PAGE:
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I independently wrote a number of math articles, and published some of them in refereed journals. I wrote the draft of the thesis, and contacted a Prof., and started a PhD program under his supervision. After being accepted, the supervisor

  1. Asked me to change all notations and terminology. I hesitate, because I used the terminology in use in the domain, I kept at minimum new terms, and I already used these terms in the published papers.

  2. Asked me to make him coauthor of some of the papers I haven't yet published, and which I wrote previously, without any suggestion or discussion with him. He motivated his request by saying that my articles need to be polished (ie terminology changed with an invented one), and that even when they will be ready, nobody will accept them with my name only (although I already published some articles as single author).

He is very assertive with these requests, and I feel like he is putting pressure on me. Normally, I would like to have him as coauthor, and maybe it will be good for my career. But I am affraid that he will make my results unrecognizable, and incompatible with the other papers in domain, including my owns. And, frankly, his only contribution is that he suggested to change the terminology.

What should I do?

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    Say no. If he insists, find another advisor. – JeffE Apr 6 '13 at 14:37
  • What is his justification for asking you to change the notation and terminology, if what you have used is standard? – Tara B Apr 6 '13 at 14:55
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    In my field, it is very bad manners to ask to be a coauthor like that. – Ben Apr 6 '13 at 16:41
  • @Tara B. There is a well known theory X, and a generalization, less known, Y. There is a small number of papers in Y, and all use the terminology of X. He says that the reader may get confused because I use the terminology of a more particular theory (X), to a more general (Y). Normally, I would agree, but all other papers in Y use the same terminology and notations as X, so I did the same. He wants to rename every term. – user6695 Apr 6 '13 at 17:07
  • You say "Prof.", but this situation makes me think that the prof. is not yet tenured. – Sylvain Peyronnet Apr 6 '13 at 22:48
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We cannot tell you what the best decision is, but I get the feeling from your post that you already have some course of action in mind: politely decline, with your arguments, and if he insists too much, find another advisor. I would agree with that being the best solution for you, but only assuming that your assessment of the situation is correct.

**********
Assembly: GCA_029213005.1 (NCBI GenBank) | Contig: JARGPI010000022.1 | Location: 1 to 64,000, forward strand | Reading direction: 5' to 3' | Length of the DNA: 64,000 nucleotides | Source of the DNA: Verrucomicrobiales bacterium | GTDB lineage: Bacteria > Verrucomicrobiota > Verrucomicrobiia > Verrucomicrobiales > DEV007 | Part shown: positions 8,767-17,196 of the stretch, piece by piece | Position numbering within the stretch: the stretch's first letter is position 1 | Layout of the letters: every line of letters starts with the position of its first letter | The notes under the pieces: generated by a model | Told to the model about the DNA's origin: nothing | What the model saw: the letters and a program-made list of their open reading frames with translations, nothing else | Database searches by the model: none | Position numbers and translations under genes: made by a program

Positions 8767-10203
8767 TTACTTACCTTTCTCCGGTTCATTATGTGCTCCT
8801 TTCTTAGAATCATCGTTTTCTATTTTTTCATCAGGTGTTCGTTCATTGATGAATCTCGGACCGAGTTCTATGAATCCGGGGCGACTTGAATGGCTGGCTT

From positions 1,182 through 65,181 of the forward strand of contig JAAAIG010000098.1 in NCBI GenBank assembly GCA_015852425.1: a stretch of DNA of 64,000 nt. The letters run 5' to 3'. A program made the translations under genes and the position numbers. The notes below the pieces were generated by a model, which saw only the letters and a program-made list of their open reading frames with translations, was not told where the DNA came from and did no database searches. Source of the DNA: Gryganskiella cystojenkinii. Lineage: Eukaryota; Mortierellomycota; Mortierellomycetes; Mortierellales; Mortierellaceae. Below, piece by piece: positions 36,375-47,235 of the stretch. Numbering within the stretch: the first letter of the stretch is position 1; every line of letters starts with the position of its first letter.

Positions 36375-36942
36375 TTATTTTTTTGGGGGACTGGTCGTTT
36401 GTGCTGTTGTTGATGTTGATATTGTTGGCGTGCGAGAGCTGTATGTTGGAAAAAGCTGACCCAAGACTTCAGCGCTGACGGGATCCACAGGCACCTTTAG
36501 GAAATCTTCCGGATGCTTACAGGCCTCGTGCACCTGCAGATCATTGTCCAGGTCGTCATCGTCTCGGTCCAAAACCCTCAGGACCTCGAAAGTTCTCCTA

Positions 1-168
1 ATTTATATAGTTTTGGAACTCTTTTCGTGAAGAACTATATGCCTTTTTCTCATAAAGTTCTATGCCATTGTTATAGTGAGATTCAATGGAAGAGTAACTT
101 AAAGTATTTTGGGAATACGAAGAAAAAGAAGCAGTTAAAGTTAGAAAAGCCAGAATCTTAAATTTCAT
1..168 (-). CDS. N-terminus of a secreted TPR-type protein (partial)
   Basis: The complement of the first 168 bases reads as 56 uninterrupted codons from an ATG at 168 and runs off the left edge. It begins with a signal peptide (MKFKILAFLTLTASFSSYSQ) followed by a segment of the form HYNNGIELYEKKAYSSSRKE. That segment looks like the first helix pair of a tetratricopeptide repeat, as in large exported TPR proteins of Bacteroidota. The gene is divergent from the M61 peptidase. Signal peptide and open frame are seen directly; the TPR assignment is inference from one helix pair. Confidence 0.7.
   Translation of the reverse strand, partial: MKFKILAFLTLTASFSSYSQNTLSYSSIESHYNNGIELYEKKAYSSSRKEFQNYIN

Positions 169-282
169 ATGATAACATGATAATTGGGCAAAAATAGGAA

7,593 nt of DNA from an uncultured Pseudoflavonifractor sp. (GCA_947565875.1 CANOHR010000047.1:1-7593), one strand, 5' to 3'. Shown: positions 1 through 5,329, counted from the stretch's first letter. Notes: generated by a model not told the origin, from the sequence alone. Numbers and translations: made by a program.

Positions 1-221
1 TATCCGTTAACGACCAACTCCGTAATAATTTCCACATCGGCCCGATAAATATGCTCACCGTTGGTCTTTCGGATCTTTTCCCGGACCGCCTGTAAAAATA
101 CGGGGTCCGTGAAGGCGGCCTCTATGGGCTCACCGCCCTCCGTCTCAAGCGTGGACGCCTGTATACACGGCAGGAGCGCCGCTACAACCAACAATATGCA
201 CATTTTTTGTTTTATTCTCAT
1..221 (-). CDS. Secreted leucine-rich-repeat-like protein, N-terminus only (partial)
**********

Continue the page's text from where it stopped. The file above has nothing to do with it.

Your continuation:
Don't take it badly, but I have seen it happen before. An established researcher gives advice to a newcomer (or more junior researcher), who disagrees and concludes that such bad advice can only be motivated by self interest. That sure is one possible explanation, but another might be that the advice is (partly or fully) correct, but the student doesn't recognize it (yet). Take a second look at his advice... There can be good reasons to suggest nonstandard notation: trying to make the paper more appealing to the community of another field, by using their notations. Or making the case that existing notation doesn't properly cover the cases considered. Or maybe what you consider standard notation actually isn't, and you are currently using a notation used by a prolific research group (bias in your reading list).

I am not saying that it is your case. I'm only saying that you should seriously consider it before taking any action.

  • Thank you for your balanced answer. He does not propose to use an existing terminology, just to invent a new one. But I see your point. – user6695 Apr 6 '13 at 17:34
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From a purely objective point of view, I would say that co-authorship should be granted only if someone has a scientific input to the paper (such as significant reworking, polishing (whatever that is) is not enough) or if the prospective co-author is the originator of the ideas in the paper (also a scientific contribution).

In your specific case I can see that the professor could be part of a paper if he puts enough work into it. I think it is very unattractive to force oneself onto a paper the way it sounds in your case. On the other hand, you could consider whether having a "big name" on your paper could benefit you in the long-term? I know co-authorships are viewed differently in different fields so I dare not say what would be appropriate in your case.

The nasty part of the story is of course what might happen if you do not put the Professor on your papers. That is something which only you can assess. But, you could possibly get some insights by talking to others who knows the situation in your department/research group.

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